Violent ObsessionDecember 29, 2016
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Waiting 'round the Bend
A Life in Australia's Foreign Service
By Howard Debenham
3rd Edition +
Howard Debenham was raised in Queanbeyan and Canberra. Joining the still fledgling Department of External Affairs in 1961, his career in Australia’s Foreign Service took him through eleven overseas postings in nine countries – India twice, South Korea, Japan twice, Israel, Italy, Yugoslavia, Thailand, Sri Lanka and the USA.
He became a member of the Senior Executive of the Department of Foreign Affairs and Trade, Consul-General in Bangkok and Tokyo, Minister/Counsellor and Consul-General in Washington DC, and High Commissioner to Sri Lanka.
From a rich enough bush heritage and a sometimes testing childhood in hometown Australia, the river of his working life rounded many bends and delivered experiences which ranged widely from dangerous and ugly to exhilarating, humbling and humorous.
His recollections provide a candid, refreshing and at times irreverent insight into life in Australia’s Foreign Service.
About 9/11 and beyond…‘Compelling.’ ‘The major publishers are not much interested in the kinds of ‘awful truths’ that we are writing about.’ Noam Chomsky–eminent US academic, dissident, philosopher and author
‘… he has an engaging style and a real flair for storytelling.’ Gareth Evans–former Australian Attorney-General and Foreign Minister
‘… a gripping assessment of … 9/11 and its truer place in history.’ Russell Lansbury—Emeritus Professor, University of Sydney
He has ‘… a gift for narrative … that’s a pleasure to read.’ Phillip Adams–broadcaster, writer and public intellectual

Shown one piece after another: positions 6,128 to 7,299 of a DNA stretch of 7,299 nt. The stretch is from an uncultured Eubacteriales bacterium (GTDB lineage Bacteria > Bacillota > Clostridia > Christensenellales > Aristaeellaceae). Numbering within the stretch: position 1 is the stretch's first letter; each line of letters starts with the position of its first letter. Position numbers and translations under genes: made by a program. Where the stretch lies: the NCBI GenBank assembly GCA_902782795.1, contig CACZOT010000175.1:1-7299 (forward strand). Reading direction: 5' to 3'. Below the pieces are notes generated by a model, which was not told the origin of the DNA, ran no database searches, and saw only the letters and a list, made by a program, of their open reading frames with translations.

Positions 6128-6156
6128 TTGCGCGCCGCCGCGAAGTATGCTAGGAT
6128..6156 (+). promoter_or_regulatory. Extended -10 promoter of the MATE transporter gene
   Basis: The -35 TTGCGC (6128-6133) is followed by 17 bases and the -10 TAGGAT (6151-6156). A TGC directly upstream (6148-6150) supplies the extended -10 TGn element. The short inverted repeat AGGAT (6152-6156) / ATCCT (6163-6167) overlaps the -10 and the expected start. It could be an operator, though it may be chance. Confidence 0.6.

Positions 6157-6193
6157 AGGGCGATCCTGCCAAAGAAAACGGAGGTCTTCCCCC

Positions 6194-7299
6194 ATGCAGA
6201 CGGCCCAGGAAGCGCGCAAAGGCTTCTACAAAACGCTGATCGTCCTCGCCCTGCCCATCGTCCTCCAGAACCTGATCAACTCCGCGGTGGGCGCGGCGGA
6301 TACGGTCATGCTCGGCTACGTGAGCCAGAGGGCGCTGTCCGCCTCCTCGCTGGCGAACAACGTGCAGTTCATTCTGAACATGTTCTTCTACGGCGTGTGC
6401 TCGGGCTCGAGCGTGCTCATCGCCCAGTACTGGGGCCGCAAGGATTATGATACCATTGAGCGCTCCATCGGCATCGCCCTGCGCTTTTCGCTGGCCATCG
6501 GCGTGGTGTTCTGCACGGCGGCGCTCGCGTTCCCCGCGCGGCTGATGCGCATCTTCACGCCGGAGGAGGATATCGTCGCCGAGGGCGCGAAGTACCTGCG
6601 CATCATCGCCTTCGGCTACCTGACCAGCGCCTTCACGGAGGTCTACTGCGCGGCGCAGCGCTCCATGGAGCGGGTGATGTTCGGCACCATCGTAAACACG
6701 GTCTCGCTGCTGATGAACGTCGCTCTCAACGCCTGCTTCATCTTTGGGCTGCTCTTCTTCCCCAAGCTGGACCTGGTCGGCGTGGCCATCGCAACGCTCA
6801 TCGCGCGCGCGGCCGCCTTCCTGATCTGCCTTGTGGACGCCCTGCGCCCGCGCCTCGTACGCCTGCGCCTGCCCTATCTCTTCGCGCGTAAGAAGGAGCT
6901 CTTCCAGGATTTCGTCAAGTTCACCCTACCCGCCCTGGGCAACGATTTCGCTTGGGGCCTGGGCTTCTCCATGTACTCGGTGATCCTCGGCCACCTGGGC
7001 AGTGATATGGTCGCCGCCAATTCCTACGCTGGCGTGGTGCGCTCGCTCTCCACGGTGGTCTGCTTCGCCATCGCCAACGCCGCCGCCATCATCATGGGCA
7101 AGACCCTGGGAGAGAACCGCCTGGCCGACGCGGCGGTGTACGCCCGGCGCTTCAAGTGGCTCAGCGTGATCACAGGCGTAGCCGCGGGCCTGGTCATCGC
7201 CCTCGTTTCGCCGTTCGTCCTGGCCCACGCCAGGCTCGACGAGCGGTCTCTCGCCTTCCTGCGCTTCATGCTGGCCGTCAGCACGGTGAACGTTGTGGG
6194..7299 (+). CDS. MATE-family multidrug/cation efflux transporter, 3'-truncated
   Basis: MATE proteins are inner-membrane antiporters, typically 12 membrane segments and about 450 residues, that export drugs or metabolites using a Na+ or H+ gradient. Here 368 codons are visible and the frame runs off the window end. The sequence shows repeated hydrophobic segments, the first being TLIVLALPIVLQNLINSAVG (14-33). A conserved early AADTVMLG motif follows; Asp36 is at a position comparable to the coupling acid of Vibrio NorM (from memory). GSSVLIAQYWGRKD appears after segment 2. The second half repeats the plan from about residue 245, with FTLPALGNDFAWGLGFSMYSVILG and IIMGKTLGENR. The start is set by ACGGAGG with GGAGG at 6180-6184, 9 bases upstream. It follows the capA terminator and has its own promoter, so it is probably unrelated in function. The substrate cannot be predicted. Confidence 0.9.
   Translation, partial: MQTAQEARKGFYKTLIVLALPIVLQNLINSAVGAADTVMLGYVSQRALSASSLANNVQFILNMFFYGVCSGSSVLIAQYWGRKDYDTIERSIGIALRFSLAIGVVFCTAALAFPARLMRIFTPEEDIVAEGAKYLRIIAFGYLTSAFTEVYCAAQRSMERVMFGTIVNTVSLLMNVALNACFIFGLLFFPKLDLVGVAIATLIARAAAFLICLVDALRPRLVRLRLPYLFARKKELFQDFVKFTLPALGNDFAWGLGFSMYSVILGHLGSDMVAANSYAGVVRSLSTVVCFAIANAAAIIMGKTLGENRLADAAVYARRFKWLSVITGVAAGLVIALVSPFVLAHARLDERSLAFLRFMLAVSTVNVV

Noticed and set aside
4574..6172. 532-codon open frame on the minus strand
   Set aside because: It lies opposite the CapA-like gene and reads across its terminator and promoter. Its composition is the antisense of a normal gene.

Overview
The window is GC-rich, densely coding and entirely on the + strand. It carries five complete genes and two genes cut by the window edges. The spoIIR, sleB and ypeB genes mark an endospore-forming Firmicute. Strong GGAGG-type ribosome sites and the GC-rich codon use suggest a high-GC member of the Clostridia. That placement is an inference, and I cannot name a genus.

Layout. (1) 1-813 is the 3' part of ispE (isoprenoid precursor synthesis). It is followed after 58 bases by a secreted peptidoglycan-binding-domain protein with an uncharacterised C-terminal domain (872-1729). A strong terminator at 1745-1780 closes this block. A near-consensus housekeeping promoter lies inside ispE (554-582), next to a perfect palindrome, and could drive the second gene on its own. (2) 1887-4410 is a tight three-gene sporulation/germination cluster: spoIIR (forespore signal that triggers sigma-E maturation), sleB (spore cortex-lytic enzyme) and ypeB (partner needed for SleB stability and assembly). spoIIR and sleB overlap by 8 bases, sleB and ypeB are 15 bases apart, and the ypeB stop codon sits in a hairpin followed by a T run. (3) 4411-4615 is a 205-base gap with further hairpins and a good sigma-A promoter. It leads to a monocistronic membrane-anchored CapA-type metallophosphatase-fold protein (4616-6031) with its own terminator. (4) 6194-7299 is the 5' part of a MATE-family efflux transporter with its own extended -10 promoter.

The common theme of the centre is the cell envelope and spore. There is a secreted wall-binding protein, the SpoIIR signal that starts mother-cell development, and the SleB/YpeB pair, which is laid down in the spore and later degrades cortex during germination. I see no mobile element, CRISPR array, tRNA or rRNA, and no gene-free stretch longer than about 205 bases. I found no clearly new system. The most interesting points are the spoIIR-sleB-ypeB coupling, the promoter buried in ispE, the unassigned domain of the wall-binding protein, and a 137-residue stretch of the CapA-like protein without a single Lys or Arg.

The book has a powerful autobiographical narrative which starts with his family’s bush origins, the modest, though at times challenging, circumstances of the author’s early years and his chance beginning in the Foreign Service when he had to choose between it and the life of a patrol officer in Papua New Guinea.
He provides highly engaging accounts of surviving serious threats to his life, his direct experiences with hijackings and massacres, a rogue elephant and the untold, often harrowing, tale of the role of Australian consular officials abroad in helping Australians in trouble. As High Commissioner to Sri Lanka in the mid 1990’s, he was quite evidently at dangerously close quarters with the key players in and the horror of the civil war. So it is not surprising that he provides such a clear-headed and insightful take on the somewhat murderous politics of this, including up to today.
Similarly, his direct involvement as Consul-General in Washington DC with the events of 11 September 2001, uniquely equipped him to not only describe the day as it unfolded, but to provide a gripping assessment of the meaning of 9/11 and its truer place in history. This is masterfully expounded in the final chapter and makes the book a compelling read for anyone interested in foreign affairs.
As noted on the dust jacket of the book by Phillip Adams of the ABC, Howard Debenham has a ‘gift for narrative’ and in the words of former Australian Minister for Foreign Affairs, Gareth Evans (with whom for a time Howard had a close working relationship), he has a ‘real flair for story-telling’. Indeed, the author is further distinguished by his ability to provide, throughout the book, instructive and easily digestible historical settings.
Russell Lansbury – Emeritus Professor, University of Sydney